A back-derivation on the name of a setting I designed in my teens.
My childhood was delightful and unexpected in many ways; one idea that came into vogue was to design fictional worlds with two overriding constraints: Each world had some quasi-liquid substance called smord and some group of persons called motens. motens and smord. I named my world Slodoop, a name I had actually come up with for an earlier world back when I was playing with cold foggy swamps and towering metal mountains and walnut-ratsI still love walnut-rats… on a sea-air moon. When I redesigned Slodoop as the bottom of the universe I added a back-derivation for the name.
One of my goals in designing Slodoop was to ensure it was immune to large-scale history by being infinite and isolated. I thus defined the vast majority of Slodoop to be outlands Outlands: “wilderness” inhabited by “monsters”. . Scattered widely through this were settled lands called slos Slo: a region of land settled by “people”. surrounded by large patrolled regions called inlands Inlands: a 20–50 mile wide strip of uninhabited, patrolled, monster-free land surrounding a slo. .
One thing I was very clear on was that people would have to be crazy to live outside a slo. I never really defined what was so nasty in the outlands. I was pretty clear that goblins and other wimpy monsters could survive in the outlands without trouble, but that even the largest most militaristic slo couldn’t expect to caravan through the outlands to a neighboring slo and have more than half a dozen lucky souls make it to their destination. I did envision a few hermits living in the outlands, people the slo-dwellers regarded with mingled fear and awe and avoided as overpowered madmen.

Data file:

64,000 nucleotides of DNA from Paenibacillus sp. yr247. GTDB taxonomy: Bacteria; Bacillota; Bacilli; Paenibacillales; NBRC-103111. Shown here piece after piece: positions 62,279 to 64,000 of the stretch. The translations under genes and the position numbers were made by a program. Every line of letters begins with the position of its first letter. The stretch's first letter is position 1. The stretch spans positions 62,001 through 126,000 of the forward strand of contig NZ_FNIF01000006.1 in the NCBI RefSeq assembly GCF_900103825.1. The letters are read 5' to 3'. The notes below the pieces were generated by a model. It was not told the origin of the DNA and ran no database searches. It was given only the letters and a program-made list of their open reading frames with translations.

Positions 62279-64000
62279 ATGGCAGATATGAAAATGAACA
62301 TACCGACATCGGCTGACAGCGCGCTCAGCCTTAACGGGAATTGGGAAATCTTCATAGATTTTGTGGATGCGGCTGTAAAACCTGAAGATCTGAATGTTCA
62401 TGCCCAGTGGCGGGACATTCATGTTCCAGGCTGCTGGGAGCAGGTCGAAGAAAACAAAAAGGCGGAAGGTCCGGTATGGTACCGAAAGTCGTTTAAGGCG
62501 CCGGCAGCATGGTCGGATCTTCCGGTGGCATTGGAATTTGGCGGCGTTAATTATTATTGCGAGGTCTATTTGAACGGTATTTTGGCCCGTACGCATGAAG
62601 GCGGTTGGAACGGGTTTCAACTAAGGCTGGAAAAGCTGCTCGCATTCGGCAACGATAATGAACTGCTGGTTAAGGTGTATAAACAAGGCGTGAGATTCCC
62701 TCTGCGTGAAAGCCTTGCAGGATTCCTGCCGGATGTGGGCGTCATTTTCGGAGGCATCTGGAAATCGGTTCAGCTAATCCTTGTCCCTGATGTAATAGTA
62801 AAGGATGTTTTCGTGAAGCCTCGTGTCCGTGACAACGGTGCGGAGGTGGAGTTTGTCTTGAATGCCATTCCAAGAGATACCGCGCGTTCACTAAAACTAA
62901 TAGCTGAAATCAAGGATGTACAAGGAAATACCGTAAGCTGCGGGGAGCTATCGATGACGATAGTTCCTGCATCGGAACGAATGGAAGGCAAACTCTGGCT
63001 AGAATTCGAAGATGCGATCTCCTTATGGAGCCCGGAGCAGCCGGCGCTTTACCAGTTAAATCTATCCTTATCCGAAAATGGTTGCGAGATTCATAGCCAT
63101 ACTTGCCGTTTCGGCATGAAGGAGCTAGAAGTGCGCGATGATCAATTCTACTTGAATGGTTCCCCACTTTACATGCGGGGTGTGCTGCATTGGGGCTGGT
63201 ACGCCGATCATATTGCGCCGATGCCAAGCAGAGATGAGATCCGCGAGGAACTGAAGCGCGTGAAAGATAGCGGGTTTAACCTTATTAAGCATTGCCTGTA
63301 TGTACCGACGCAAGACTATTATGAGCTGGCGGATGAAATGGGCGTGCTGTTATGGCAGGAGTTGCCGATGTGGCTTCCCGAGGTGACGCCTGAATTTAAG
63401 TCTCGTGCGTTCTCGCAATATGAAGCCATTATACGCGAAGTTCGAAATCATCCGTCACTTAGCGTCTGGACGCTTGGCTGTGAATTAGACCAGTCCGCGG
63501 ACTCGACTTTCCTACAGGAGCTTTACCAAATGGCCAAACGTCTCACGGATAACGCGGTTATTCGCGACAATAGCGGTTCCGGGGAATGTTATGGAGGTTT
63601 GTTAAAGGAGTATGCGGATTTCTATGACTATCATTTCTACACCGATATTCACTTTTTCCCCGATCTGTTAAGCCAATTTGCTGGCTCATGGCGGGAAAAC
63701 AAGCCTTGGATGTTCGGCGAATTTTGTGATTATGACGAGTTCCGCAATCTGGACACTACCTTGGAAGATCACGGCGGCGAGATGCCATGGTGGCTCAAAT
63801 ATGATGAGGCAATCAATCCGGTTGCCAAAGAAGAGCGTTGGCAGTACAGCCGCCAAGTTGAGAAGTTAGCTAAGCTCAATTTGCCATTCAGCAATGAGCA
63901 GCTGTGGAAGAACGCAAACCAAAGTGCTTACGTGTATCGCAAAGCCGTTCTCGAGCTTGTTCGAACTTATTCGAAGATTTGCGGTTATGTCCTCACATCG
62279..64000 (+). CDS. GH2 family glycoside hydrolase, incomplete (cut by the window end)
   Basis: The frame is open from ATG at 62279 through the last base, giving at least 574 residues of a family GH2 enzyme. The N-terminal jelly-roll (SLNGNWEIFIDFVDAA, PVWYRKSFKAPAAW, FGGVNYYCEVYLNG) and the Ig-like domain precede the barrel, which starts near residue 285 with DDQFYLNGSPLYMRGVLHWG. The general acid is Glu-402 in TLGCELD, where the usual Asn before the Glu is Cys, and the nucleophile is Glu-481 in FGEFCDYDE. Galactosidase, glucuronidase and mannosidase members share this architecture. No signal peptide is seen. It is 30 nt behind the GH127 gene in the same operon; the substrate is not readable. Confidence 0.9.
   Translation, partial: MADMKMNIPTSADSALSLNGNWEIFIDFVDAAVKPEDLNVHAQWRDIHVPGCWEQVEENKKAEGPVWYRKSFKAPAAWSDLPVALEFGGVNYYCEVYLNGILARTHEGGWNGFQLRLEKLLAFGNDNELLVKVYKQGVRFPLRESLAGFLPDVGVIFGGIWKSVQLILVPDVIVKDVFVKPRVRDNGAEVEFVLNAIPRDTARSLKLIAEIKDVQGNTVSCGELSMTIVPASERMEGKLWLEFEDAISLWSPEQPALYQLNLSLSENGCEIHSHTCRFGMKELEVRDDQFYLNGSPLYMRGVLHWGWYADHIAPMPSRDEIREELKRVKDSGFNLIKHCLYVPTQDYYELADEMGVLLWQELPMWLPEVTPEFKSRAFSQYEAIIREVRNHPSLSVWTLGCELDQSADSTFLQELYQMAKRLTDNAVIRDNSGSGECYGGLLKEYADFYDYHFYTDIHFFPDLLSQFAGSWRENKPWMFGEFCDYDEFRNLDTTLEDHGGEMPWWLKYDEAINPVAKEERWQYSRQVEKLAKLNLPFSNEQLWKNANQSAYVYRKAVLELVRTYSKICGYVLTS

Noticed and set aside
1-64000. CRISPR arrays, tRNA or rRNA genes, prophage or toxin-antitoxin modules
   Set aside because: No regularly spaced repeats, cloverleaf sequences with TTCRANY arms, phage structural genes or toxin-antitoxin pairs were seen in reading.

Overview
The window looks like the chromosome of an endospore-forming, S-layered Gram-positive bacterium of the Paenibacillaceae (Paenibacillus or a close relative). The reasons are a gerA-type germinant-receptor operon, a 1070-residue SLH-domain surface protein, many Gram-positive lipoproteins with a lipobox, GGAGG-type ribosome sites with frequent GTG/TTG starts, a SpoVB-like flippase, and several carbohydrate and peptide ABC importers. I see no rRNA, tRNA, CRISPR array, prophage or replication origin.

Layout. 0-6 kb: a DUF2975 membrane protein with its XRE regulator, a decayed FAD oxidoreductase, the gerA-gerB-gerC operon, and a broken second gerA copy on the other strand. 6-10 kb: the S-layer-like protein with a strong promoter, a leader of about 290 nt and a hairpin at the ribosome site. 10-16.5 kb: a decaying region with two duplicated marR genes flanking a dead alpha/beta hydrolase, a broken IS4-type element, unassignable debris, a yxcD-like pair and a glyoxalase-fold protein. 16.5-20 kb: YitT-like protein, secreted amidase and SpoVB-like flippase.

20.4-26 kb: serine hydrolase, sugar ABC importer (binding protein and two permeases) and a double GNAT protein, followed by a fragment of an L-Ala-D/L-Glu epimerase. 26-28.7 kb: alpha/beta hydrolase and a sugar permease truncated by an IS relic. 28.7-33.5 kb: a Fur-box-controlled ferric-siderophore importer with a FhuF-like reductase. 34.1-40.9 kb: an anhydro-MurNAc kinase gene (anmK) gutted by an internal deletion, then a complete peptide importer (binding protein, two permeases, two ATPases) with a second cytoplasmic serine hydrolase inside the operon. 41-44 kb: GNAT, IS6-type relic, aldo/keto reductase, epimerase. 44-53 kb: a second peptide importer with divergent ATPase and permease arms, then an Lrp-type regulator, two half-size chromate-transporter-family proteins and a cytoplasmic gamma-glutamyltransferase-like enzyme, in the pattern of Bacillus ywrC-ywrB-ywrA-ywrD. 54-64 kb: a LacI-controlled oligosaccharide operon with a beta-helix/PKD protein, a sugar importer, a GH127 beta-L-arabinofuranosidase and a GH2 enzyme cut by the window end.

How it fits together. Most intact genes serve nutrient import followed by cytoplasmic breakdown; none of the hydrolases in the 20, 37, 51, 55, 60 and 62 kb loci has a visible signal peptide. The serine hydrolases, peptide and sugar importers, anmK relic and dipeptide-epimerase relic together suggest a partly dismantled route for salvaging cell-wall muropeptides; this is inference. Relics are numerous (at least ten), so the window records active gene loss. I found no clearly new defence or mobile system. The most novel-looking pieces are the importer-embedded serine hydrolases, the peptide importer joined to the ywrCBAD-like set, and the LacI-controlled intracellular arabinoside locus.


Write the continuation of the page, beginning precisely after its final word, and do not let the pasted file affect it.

I was also clear that slos were very far apart. Hundreds of miles. There weren’t such things as close-together slos, though it wasn’t till a decade after designing slodoop that I finally came up with an explanation for why this was. The existence of pipods Pipod: vaguely like a technological witch’s broom… provided some inter-slo interaction, albeit without much trade. Pipods were also how slos could patrol such a large area as the inlands.
So, we’ve seen what I did with the first part of the word “slodoop”. Now for the second half; but first, the breakdowns in settlements I termed along the way.
A vil is a collection of people who all know one another personally, led informally by whichever member(s) of the vil the others respect. A settlement with a vil social structure is called a village.
A tau is a collection of interconnected vils. Everyone recognizes everyone else and knows someone who knows them. Leadership is usually still informal with some type of vil of the leaders of the other vils. A settlement with a tau social structure is called a town.
A bur is also a collection of taus, but large enough that there are strangers in the burg. Leadership is an extension of tau leadership, with vil leaders grouping into tau-like leadership forming truces to leader larger groups, etc. A settlement with a bur social structure is called a burg.
A metro is large enough there are strangers but with structured leadership. This structure may be a militaristic dictator, a representative democracy, or anything in between, but it is not organic. Government is separate from society. A settlement with a metro social structure is called a metropolis.
The above ordering is important; later elements in the list are called “bigger” than earlier elements, regardless of actual size.
Any given slo can be characterized by the biggest type of settlement that the slo has more than one of. A small slo with several villages and possibly one town is called a vildoop. If there are several towns, it’s a taudoop; several burgs makes a burdoop; several metropolises a metrodoop.
Given the above, Slodoop is by definition a collection of slos. Some people argue that this means it might have one single larger-than-slo settlement, but since there isn’t a maximum slo size that doesn’t make much sense. Others argue that the outlands are not part of Slodoop, and indeed this has etymological support, but in practice Slodoop is used to refer to the outlands too.